Trailblazing nonagenarian artist honored for redefining Korean fiber art

The Korea Times

In the 1950s and 1960s, Lee Shin-ja stood out as something of an oddball in Korea’s fiber art scene.


Fresh out of college with a major in applied arts, the twentysomething creator got her hands on materials that resonated with the country’s post-war life ― burlap sacks for wheat, mosquito nets and low-priced wallpaper ―in place of conventional textiles.

She would cut them up and plaster the pieces on boldly threaded and dyed needlework that sat somewhere between figurative art and abstraction ― as witnessed in the likes of “Neurosis” (1961) and “Portrait of My Daughter” (1962).


In the eyes of other textile art masters and her peers, who dedicated their embroidery skills to creating detailed and static compositions adorned with classic Korean motifs as typically seen in folding screens, Lee’s approach appeared to have taken a wrecking ball to the traditional boundaries of the craft.


“Without any formal training in embroidery or weaving, I often became the subject of ridicule, with people jokingly asking whether I stitched my works with my toes instead of my fingers,” Lee recalled.


“If I had allowed such criticism to discourage me, I wouldn't have been able to continue creating such (crude yet daring) pieces. I believe the fact that I chose to do whatever I pleased, unabated, was what helped broaden the realm of the country’s fiber art,” she added.


The 93-year-old spoke as she stood inside the hall at the National Museum of Modern and Contemporary Art (MMCA) Gwacheon in Gyeonggi Province, where her latest retrospective, “Threadscapes,” opened, Sept. 22.


The exhibition traces the evolution of her tradition-defying craftsmanship through some 90 embroidery works and tapestries spanning five decades from the 1950s to 2000s. And visitors are offered a chance to observe closely both the front and back sides of her woven textiles that firmly position Lee as a trailblazer of Korean fabric art.

Installation view of Lee Shin-ja's "Threadscapes" at the MMCA Gwacheon / Courtesy of MMCA


It was through “Wall Hanging” (1971), displayed at the 1972 “Kukjon,” or the juried National Art Exhibition, that Lee shook up Korea’s fabric art scene once again with the introduction of the then-foreign genre of tapestry.


But instead of resorting to traditional weaving techniques, the artist would add a unique sense of texture and volume to her textiles by pulling, twisting, intertwining and pile-weaving threads ― like in “Forest” (1972) or “Conversation between Circles I” (1970s) ― to create relief-like structures populated by organic shapes and contrasting hues.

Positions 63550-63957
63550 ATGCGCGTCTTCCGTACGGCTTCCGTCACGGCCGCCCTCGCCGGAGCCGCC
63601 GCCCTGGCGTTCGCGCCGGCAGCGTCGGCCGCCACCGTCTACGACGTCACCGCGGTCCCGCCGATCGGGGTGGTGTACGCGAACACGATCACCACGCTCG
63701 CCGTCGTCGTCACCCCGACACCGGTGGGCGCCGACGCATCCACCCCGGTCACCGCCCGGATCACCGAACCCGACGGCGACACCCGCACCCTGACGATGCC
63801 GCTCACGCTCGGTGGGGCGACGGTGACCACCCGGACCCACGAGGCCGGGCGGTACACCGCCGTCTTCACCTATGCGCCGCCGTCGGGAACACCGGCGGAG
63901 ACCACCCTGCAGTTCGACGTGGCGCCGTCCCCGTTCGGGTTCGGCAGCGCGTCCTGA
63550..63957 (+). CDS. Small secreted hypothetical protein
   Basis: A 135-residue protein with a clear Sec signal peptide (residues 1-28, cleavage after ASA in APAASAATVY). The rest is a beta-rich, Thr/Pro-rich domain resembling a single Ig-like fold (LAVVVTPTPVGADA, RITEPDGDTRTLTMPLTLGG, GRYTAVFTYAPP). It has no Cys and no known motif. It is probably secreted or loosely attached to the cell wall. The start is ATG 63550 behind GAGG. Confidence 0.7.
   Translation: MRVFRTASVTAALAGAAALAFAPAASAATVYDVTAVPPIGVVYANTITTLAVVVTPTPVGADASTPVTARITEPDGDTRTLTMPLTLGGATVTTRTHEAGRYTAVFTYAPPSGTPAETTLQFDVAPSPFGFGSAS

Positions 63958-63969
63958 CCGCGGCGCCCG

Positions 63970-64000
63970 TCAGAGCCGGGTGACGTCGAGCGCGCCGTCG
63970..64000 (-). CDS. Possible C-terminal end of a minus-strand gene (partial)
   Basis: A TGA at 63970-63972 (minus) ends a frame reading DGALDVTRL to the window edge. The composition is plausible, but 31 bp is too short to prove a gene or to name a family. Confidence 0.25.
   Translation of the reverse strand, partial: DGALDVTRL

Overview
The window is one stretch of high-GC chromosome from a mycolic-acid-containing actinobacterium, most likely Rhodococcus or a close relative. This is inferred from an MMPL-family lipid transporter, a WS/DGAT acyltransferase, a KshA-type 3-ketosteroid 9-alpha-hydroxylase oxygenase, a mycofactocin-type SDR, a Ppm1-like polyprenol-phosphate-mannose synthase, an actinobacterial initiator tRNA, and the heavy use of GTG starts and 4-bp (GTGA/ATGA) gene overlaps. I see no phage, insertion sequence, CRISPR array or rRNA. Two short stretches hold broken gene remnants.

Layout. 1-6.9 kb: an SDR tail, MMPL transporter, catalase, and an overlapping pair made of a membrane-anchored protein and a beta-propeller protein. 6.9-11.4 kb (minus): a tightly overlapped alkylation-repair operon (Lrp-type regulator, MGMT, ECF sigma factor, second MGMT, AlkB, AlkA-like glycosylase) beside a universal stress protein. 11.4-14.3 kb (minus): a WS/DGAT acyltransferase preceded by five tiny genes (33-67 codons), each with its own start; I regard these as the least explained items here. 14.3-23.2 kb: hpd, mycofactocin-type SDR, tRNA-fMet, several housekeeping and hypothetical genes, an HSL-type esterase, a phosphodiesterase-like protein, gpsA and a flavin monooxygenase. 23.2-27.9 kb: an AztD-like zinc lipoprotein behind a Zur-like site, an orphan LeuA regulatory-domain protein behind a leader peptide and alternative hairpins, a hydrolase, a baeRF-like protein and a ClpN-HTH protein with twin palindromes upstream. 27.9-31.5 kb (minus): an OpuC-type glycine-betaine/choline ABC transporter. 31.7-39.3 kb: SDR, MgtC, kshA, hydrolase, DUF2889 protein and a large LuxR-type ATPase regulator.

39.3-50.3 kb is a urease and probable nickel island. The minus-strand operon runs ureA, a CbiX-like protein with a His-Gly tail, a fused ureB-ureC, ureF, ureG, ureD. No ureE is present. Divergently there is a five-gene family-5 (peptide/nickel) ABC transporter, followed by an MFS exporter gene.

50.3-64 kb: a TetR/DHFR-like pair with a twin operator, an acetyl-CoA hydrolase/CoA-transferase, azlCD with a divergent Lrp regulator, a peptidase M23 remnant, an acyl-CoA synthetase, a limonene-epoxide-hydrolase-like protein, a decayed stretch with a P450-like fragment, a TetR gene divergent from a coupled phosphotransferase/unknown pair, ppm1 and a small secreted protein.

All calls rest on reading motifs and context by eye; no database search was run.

Lee was also a maverick when it comes to the materials used in her works. She would go out of her way to purchase distinct-looking yarn sweaters from the street market and unravel them or buy bedding threads and dye them in order to incorporate those fibers into her pieces.

Lee Shin-ja's "Destination I" (1987), left, and "Prince of the Forest" (1987), both of which are stage costumes made with dyed felt and cotton threads / Newsis


In the early 1980s, following the death of her husband, painter Chang Un-sang (1926-82), Lee produced a series of works, such as “Prayer I” (1985), which employed a striking interplay of red and black to convey her sense of grief, despair and at the same time, her profound reverence for life.


The artist's spirit of experimentation continued as the years passed.

She expanded the scope of her craft to stage costume and drapery designs, epitomized by the likes of “Destination I” (1987) and “Prince of the Forest” (1987).

Her subjects also began to include scenes pulled from her childhood memories ― like the exquisite sunrise or seascape off the coast of Uljin, her hometown in southeastern Korea, brimming with spiritual vitality.


Lee Shin-ja's 19-meter-long tapestry entitled “The Han River, Life Vein of Seoul” (1990-93) / Courtesy of MMCA


Centerpiece of the exhibition is Lee’s monumental “The Han River, Life Vein of Seoul” (1990-93).


The 19-meter-long piece was created after one of her trips to France, where she, much to her surprise, came across some of the largest tapestries she had ever seen in her life.


“That was when I decided to leave behind a work on a similarly ambitious scale,” she recalled.


The tapestry, while reminiscent of a traditional Korean ink wash painting, captures the modern-day scenery around Seoul’s iconic river ― from the Olympic Stadium and 63 Building to towering bridges and Mount Nam ― in a dreamy haze.


“Threadscapes” runs through Feb. 18, 2024, at the MMCA Gwacheon.

September 29, 2023
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